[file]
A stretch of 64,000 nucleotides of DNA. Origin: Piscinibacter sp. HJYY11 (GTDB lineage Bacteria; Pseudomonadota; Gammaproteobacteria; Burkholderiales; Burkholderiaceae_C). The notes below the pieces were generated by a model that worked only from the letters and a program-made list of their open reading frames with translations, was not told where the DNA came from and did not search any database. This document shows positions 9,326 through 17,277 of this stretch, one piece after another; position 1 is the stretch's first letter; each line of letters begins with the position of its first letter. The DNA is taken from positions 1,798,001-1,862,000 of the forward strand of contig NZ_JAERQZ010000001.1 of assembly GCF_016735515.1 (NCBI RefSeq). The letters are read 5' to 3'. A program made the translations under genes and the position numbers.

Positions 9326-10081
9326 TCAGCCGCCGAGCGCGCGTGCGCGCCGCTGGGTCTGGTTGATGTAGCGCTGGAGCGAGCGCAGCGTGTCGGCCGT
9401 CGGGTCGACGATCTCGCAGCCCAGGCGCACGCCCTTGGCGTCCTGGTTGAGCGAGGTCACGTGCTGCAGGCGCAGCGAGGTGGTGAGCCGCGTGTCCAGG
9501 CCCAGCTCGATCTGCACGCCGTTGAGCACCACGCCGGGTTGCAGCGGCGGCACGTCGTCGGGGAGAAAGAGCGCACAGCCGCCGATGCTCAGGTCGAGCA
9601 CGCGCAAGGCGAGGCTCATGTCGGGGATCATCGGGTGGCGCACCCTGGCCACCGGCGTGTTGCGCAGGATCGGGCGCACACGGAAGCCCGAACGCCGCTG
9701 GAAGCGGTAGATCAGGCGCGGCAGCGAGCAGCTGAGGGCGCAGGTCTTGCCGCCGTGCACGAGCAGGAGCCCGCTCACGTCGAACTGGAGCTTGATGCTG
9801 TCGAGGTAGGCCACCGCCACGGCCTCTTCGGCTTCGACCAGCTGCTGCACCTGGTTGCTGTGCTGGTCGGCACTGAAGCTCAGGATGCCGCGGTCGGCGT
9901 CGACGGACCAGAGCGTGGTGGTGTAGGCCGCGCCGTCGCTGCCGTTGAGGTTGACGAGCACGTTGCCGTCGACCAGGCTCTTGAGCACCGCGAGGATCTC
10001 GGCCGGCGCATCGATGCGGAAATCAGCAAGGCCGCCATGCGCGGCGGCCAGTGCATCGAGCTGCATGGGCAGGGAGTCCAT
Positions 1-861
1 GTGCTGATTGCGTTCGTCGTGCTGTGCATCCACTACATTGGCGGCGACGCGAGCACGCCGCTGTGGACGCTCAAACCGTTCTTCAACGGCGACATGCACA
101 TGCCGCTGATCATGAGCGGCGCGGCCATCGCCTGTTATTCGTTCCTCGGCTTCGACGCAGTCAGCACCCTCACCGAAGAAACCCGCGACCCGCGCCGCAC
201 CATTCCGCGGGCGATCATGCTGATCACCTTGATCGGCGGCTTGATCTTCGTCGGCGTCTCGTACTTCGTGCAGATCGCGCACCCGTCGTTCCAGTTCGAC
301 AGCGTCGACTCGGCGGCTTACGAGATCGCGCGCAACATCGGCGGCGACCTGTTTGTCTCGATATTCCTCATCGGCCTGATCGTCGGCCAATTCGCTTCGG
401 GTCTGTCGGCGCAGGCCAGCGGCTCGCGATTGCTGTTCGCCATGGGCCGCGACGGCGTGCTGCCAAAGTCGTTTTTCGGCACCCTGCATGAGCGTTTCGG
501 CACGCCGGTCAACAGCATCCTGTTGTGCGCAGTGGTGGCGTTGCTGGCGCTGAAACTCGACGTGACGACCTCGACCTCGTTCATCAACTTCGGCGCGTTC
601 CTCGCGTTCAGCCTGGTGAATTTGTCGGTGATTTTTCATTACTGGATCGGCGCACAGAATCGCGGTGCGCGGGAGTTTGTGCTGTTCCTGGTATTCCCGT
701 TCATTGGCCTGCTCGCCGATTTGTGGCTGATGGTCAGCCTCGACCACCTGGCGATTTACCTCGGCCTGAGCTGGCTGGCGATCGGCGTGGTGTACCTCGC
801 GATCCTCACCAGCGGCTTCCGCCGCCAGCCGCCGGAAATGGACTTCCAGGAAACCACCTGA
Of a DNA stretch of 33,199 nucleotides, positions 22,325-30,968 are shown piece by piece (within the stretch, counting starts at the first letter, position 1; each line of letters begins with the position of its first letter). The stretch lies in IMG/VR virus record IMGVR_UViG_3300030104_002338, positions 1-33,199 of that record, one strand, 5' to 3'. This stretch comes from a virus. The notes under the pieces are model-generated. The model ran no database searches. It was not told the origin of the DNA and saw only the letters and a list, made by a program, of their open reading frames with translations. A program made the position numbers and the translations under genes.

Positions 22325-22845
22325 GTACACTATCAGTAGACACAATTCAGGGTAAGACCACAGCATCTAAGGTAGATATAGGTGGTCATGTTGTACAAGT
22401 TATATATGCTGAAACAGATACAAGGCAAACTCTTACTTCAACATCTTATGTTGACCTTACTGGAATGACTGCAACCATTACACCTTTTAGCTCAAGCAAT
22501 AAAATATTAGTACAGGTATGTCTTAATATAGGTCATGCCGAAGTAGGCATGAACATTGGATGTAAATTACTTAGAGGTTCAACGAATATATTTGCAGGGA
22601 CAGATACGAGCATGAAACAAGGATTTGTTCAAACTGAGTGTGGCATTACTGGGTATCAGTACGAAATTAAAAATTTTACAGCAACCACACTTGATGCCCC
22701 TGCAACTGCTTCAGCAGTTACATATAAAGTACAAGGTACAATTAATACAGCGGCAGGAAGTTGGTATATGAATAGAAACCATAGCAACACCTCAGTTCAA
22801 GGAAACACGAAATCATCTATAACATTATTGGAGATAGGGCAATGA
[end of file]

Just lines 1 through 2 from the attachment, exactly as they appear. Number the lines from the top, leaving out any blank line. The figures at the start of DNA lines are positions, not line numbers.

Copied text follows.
A stretch of 64,000 nucleotides of DNA. Origin: Piscinibacter sp. HJYY11 (GTDB lineage Bacteria; Pseudomonadota; Gammaproteobacteria; Burkholderiales; Burkholderiaceae_C). The notes below the pieces were generated by a model that worked only from the letters and a program-made list of their open reading frames with translations, was not told where the DNA came from and did not search any database. This document shows positions 9,326 through 17,277 of this stretch, one piece after another; position 1 is the stretch's first letter; each line of letters begins with the position of its first letter. The DNA is taken from positions 1,798,001-1,862,000 of the forward strand of contig NZ_JAERQZ010000001.1 of assembly GCF_016735515.1 (NCBI RefSeq). The letters are read 5' to 3'. A program made the translations under genes and the position numbers.

Positions 9326-10081